On Friday, I visited this vibrant book emporium, located in the Los Feliz neighborhood, to hear one of America’s last remaining journalists speak. Amy Goodman was at Skylight, along with her brother, David, as part of a 70 city tour supporting Standing Up To The Madness: Ordinary Heroes in Extraordinary Times.
The noontime appearance drew a turnout of about 100 people, packing the bookstore with those of us who respect the work of the Goodmans, and the program that Amy is most associated with, Democracy Now. While 100 people is a good turnout at any book event for non-celebrity authors, this was also taking place in a city with a population over 3 million people. Goodman has spoken several times in Maine (appearance I always have missed, unfortunately), and I’m sure that in our state of just over 1 million, in a city like Portland, with 60,000 people, turnouts rivaled her LA appearance.
It’s unfortunate that while Amy Goodman has a devoted following, and many continue to tune in daily to Democracy Now, often on community stations like Pacifica's KPFK-FM, she is still unknown to those who get their news entirely from mainstream sources. Still, while not a household name, those that seek alternative sources for their information respect Democracy Now’s work that regularly covers the stories that corporately controlled media no longer deem viable.
Goodman, who the night before was in Idaho, and ran into traffic issues on her way from LAX, was about 30 minutes late for her 12:30 appearance. The friendly crowd chatted, browsed the book selection, and when Amy arrived, she was greeted by a warm ovation. David arrived a bit later.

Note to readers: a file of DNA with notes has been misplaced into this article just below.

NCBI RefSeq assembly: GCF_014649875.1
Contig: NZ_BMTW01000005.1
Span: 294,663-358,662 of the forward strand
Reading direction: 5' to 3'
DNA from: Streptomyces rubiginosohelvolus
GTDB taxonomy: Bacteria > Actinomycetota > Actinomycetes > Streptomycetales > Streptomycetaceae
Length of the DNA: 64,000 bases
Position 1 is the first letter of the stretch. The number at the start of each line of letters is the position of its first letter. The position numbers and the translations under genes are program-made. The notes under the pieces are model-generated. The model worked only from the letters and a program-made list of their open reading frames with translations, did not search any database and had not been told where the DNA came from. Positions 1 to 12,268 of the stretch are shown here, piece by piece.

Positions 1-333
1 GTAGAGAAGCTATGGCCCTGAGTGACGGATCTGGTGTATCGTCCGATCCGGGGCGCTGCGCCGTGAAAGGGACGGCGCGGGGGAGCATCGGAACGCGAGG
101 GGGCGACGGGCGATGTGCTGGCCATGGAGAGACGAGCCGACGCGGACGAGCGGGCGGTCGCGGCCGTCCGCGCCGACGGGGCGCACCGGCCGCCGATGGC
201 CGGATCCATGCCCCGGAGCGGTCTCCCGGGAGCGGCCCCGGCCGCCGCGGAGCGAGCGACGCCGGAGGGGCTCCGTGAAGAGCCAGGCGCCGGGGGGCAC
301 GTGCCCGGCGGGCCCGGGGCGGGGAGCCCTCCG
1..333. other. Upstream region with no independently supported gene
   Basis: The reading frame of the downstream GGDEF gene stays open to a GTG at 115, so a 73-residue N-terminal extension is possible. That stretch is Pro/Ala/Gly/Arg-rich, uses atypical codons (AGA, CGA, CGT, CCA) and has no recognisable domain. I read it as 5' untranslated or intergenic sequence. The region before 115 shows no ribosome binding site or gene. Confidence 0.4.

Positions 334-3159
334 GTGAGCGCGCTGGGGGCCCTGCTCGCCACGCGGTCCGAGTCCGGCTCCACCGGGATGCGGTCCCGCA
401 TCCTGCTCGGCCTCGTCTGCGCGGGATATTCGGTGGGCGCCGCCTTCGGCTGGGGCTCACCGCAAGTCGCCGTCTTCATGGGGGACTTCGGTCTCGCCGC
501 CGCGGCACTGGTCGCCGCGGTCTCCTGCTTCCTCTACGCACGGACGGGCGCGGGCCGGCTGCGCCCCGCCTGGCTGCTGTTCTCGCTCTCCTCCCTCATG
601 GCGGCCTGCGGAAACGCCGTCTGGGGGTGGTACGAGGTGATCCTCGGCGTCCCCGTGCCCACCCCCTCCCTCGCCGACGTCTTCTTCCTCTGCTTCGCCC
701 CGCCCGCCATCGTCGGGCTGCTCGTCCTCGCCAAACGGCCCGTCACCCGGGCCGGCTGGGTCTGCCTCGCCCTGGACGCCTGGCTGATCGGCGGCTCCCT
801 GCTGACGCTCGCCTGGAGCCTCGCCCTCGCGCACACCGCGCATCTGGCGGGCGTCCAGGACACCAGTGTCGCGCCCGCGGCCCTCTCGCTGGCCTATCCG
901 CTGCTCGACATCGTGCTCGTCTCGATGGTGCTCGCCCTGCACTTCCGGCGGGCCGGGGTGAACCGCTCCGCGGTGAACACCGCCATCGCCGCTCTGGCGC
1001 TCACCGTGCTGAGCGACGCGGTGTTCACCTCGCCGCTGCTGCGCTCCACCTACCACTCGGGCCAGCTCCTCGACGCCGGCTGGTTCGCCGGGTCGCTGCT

She is a captivating speaker, rattling off details effortlessly. Her LA talk touched on how the majority have been silenced by the corporate takeover of our media.
She spoke about how the mainstream got the story wrong (on purpose), when Rosa Parks died. They portrayed her as “lowly seamstress that just wanted a seat on the bus after a hard day of working. “ In truth, according to Goodman, Parks “knew exactly what she was doing when she sat down on that bus.”
Goodman also spoke about Martin Luther King Jr., and his “Beyond Vietnam” speech, delivered exactly one year before this death, on April 4, 1967. King’s speech was a speech he didn’t want to deliver, and was advised to not deliver by those close to him, because he was taking on America’s militarism (and the war in Vietnam), but maybe even more importantly, America’s materialism, and it’s abandonment of its poor. Once more, King’s legacy has been “whitewashed” by a media that doesn’t want its audience to ever consider class, or disavow its culture of fancy cars, electronic gadgets, and cosmetic enhancements, to focus on the inequality of our country, a divide that continues to grow wider.
As Goodman said, “we need a media that is the fourth estate, not for the state.”
She closed with the election of “Barack Hussein Obama,” and the significance of his becoming president. As Goodman put it, “how do we organize today, when the community organizer in chief, is now the commander in chief?”
Both Amy and her brother David said that their new book is about the groundswell that they’ve encountered across America, of ordinary people, organizing, and working to take back their communities, and their country. It is a story of the people—not celebrity activists—but everyday people, working to bring about change. This is the groundswell that swept President Obama into office.
I bought a copy of the new book that I’ll probably read on my return flight. I stood in line with about 50 others, and had it signed by both David and Amy.
Amy Goodman will be part of a panel today, at the LA Times Festival of Books.